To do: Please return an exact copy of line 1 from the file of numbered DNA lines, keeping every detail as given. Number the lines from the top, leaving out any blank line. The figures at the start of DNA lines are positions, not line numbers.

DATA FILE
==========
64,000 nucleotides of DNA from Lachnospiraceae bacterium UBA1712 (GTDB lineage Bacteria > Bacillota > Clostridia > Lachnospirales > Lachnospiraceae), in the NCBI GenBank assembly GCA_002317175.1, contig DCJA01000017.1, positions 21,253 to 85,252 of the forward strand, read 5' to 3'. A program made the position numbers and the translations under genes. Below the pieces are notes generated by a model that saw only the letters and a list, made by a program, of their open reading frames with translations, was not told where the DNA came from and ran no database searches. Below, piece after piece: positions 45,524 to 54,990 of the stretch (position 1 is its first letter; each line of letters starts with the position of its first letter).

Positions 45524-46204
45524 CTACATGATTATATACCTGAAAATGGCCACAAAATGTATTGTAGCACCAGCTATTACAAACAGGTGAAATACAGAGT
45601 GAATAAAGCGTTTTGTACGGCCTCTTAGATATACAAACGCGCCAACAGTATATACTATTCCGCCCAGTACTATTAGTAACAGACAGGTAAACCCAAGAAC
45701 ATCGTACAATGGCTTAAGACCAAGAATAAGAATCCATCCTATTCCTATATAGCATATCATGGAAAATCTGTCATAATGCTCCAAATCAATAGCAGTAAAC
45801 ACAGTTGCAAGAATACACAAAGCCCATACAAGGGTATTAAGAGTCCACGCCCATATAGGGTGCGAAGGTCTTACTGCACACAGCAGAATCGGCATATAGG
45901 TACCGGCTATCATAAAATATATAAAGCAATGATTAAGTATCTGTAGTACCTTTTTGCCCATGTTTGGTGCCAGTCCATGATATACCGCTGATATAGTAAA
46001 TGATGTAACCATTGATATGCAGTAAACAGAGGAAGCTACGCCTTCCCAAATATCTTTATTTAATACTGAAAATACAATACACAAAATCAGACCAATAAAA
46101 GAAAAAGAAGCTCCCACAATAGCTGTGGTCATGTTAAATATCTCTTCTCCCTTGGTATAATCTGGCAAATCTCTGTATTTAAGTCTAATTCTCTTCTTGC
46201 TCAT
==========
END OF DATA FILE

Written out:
64,000 nucleotides of DNA from Lachnospiraceae bacterium UBA1712 (GTDB lineage Bacteria > Bacillota > Clostridia > Lachnospirales > Lachnospiraceae), in the NCBI GenBank assembly GCA_002317175.1, contig DCJA01000017.1, positions 21,253 to 85,252 of the forward strand, read 5' to 3'. A program made the position numbers and the translations under genes. Below the pieces are notes generated by a model that saw only the letters and a list, made by a program, of their open reading frames with translations, was not told where the DNA came from and ran no database searches. Below, piece after piece: positions 45,524 to 54,990 of the stretch (position 1 is its first letter; each line of letters starts with the position of its first letter).